9. 9. Central Issues in Macroeconomics?• Three central issues addressed by Macroeconomics are: 1. How do we explain periods of high & persistent unemployment ? 1. How do we explain periods of inflation ? 1. What determines economic growth ? Another important issue: Should the govt. fix exchange rates or should exchange rates be market determined ? Non exhaustive list of macroeconomic research 9 agenda…
  10. 10. 3 Co-ordination Tasks of a Firm/ Economy• Allocation of resources refers to the society’s decisions on how to divide up its scarce input resources among the different outputs produced in the economy and among different firms or other organisations that produce those output• Society, at large, faces three sorts of decisions: 1. It must figure out “how to utilise its resources efficiently” 2. It must decide “which of the possible combinations of goods to produce” 3. It must decide “how much of the total output of each good to distribute to each person” 10
  11. 11. Economic Fundamentals- An Integrated Perspective 11
  12. 12. FrameworkMacro economic Policy/ Regulatory scenario ECONOMIC scenario ENVIRONMENT Operating Activities FIRM’S BUSINESS Investment Activities ACTIVITIES Financing Activities OWN BUSINESS STRATEGY Corporate Business Strategy Strategy 12
  13. 13. Framework Macro economic Policy/ Regulatory International scenario ECONOMIC scenario & Domestic ENVIRONMENT National Income Domestic macro Accounts policy •Real Sector • Fiscal Policy •Monetary Sector • Monetary Policy •Financial Sector FIRM’S BUSINESS Industrial policy ACTIVITIES Macro Aggregates • Inflation Trade policy • Interest rate • Exchange rate OWN BUSINESS STRATEGY Corporate Business Strategy Strategy Vertical integration Diversification Cost leadership Mergers & Acquisitions Product differentiation International strategies Tacit collusion 13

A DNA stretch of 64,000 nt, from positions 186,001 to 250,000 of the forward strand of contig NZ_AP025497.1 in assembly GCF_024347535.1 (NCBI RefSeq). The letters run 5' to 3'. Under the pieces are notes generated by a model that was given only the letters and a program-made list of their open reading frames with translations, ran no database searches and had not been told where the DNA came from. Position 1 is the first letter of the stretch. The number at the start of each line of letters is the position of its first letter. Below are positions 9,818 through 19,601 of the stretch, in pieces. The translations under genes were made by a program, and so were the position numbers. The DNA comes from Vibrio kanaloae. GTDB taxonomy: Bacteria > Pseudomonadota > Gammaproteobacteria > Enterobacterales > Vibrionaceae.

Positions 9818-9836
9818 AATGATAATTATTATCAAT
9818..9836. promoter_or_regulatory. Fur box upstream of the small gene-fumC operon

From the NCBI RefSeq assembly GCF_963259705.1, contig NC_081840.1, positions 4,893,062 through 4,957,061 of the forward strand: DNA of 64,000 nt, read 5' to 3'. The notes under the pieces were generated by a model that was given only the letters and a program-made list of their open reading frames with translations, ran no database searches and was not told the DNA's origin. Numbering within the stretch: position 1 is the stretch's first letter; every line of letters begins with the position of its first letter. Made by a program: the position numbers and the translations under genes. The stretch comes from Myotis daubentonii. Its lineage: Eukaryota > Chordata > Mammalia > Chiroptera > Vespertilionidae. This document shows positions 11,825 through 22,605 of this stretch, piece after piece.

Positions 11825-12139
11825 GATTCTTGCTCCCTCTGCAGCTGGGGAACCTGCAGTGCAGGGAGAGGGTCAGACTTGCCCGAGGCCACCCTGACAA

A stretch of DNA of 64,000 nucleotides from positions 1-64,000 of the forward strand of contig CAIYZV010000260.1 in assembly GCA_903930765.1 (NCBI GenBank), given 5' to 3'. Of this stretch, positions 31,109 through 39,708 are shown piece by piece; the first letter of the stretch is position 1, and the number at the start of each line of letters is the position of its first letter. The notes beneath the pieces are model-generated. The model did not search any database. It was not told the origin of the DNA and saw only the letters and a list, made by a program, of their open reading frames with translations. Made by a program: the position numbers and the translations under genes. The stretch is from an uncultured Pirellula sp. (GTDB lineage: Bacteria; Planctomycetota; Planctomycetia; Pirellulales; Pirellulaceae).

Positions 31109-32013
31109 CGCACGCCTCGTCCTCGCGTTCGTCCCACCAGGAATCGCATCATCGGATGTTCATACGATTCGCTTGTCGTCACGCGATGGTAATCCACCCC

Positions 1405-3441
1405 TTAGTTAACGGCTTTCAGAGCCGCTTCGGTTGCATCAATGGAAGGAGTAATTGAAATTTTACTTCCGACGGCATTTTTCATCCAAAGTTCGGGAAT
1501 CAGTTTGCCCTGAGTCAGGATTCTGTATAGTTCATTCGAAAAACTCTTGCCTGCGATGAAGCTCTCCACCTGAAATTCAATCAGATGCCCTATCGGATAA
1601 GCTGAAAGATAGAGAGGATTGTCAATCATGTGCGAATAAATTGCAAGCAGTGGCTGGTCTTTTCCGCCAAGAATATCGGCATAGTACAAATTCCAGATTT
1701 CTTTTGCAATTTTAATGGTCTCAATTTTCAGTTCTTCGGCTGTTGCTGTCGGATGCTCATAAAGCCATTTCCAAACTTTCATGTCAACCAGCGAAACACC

14. 14. Scarcity and Choice 14
  15. 15. Scarcity and Choice• One of the basic themes of economics is scarcity: the fact that resources are scarce/ limited in supply.• Choices must be made among a limited set of possibilities, implying that a decision to have more of one thing means that we will have less of something else.• Hence, the relevant cost of any decision is its opportunity cost – the value of the next best alternative that is given up.• The opportunity cost of any decision is the value of the next best alternative that the decision forces the decision maker to forgo.• It does not apply only to individual consumer choices at the micro level, but also to community choices at the macro level 15
  16. 16. Scarcity and ChoiceA Macro level example• The decision to produce additional cars, and therefore, to produce fewer refrigerators. – Although the production of car may cost Rs X per vehicle, its real cost to society is the number of refrigerators that society must forgo to get an additional car. In other words, if the labour, steel and energy needed to manufacture a car are sufficient to make 30 refrigerators, the opportunity cost of a car is 30 refrigerators. 16
  17. 17. Scarcity and ChoiceA Micro level example• What would I have been doing if I was not teaching before you? – I would have taken a rest, went out on a trip, hang out with friends, etc. Instead, I am teaching here and getting paid Rs. X per hour/lecture. Therefore, the opportunity cost of my sitting idle is Rs. X and the relevant benefits and satisfaction. –Therefore, I have taken a rational decision in accepting the assignment! 17